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Western Dressage - Arabian Horse Assoc

This is a discussion on Western Dressage - Arabian Horse Assoc within the Western Riding forums, part of the Riding Horses category
  • Arabian western dressage
  • Picture of kimberwick snaffle bit

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    07-07-2013, 07:30 PM
  #41
Yearling
The sport is new and they are trying to get people into it, So bits and stricter rules will come later IMO. I would consider tying it. My mare HATES English saddles. I had mine fitted and everything but she still acts stupid in one. BOTH times that horse had hurt me was with one, so I stopped using it as she is fine in a western. And when I ride western I don't have a chair seat. I like the idea of western Dressage. I have seen the things people can get horses to do and western saddles and dressage is not the most amazing. If anything it will get the 'Anti-English' people involved in a sport where the horse is not half dead, or getting arthritic from what they are doing. IT could finally be the sport TBs can really do that's western as well.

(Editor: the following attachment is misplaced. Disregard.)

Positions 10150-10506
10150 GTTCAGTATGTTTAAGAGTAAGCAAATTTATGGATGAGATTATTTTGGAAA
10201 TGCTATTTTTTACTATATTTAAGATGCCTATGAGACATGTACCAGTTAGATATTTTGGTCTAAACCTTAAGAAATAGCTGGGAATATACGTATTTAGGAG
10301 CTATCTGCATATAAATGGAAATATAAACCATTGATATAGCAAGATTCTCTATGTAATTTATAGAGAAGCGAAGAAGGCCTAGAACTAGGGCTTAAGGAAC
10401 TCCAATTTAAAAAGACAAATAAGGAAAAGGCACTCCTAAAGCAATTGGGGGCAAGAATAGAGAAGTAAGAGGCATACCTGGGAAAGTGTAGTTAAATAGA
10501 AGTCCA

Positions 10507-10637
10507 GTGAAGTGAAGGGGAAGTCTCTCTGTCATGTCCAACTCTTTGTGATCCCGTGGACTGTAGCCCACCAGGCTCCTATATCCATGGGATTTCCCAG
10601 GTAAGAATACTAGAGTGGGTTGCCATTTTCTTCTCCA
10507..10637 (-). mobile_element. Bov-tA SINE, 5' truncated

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    07-07-2013, 07:45 PM
  #42
Trained
Advertisement and Mis-Management before the welfare of the horse? Seems poorly managed.

Not that I'm "Anti-English" but I know a ton of lame horses in their prime from english based sports. I know of a reiner who is 23, been shown his whole life, and is STILL shown reining. Therein comes your trainer.
     
    07-07-2013, 08:43 PM
  #43
Green Broke
Quote:
Originally Posted by WSArabians    
I think people should do whatever they want, but I have a real issue with seeing shank bits that are parallel to the ground. Good horsemanship? I think not.
^^^This is my biggest issue with western dressage.
And if you look back at the post from bsms- quoted from the (WDAA)-
" to provide western riders and horses with an educational program which incorporates the principles of lightness into a whole new way of thinking about riding western."
Not sure if the WDAA allows curb bits, but if so I would not say they are encouraging lightness with most pictures I have seen shown just as WS described above.